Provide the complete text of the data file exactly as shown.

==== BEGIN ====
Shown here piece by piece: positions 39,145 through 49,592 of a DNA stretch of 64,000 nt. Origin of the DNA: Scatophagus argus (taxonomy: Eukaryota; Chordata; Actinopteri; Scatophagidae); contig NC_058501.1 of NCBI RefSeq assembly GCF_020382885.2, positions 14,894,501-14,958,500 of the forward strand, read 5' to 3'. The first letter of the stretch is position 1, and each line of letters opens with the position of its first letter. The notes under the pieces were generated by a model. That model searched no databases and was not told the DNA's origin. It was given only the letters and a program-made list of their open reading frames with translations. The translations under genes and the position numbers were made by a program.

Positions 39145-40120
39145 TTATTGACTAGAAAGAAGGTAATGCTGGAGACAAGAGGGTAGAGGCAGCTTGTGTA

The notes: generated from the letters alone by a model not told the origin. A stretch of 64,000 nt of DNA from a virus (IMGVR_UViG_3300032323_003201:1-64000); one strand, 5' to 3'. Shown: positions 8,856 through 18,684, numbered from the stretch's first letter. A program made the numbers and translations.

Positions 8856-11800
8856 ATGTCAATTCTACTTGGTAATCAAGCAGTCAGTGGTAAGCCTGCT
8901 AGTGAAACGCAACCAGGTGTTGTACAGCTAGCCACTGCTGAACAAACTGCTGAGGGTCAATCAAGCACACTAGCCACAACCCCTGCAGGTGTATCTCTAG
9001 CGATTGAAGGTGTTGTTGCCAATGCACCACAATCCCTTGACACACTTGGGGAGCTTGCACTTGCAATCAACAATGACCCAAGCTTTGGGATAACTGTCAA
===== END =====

Shown here piece by piece: positions 39,145 through 49,592 of a DNA stretch of 64,000 nt. Origin of the DNA: Scatophagus argus (taxonomy: Eukaryota; Chordata; Actinopteri; Scatophagidae); contig NC_058501.1 of NCBI RefSeq assembly GCF_020382885.2, positions 14,894,501-14,958,500 of the forward strand, read 5' to 3'. The first letter of the stretch is position 1, and each line of letters opens with the position of its first letter. The notes under the pieces were generated by a model. That model searched no databases and was not told the DNA's origin. It was given only the letters and a program-made list of their open reading frames with translations. The translations under genes and the position numbers were made by a program.

Positions 39145-40120
39145 TTATTGACTAGAAAGAAGGTAATGCTGGAGACAAGAGGGTAGAGGCAGCTTGTGTA

The notes: generated from the letters alone by a model not told the origin. A stretch of 64,000 nt of DNA from a virus (IMGVR_UViG_3300032323_003201:1-64000); one strand, 5' to 3'. Shown: positions 8,856 through 18,684, numbered from the stretch's first letter. A program made the numbers and translations.

Positions 8856-11800
8856 ATGTCAATTCTACTTGGTAATCAAGCAGTCAGTGGTAAGCCTGCT
8901 AGTGAAACGCAACCAGGTGTTGTACAGCTAGCCACTGCTGAACAAACTGCTGAGGGTCAATCAAGCACACTAGCCACAACCCCTGCAGGTGTATCTCTAG
9001 CGATTGAAGGTGTTGTTGCCAATGCACCACAATCCCTTGACACACTTGGGGAGCTTGCACTTGCAATCAACAATGACCCAAGCTTTGGGATAACTGTCAA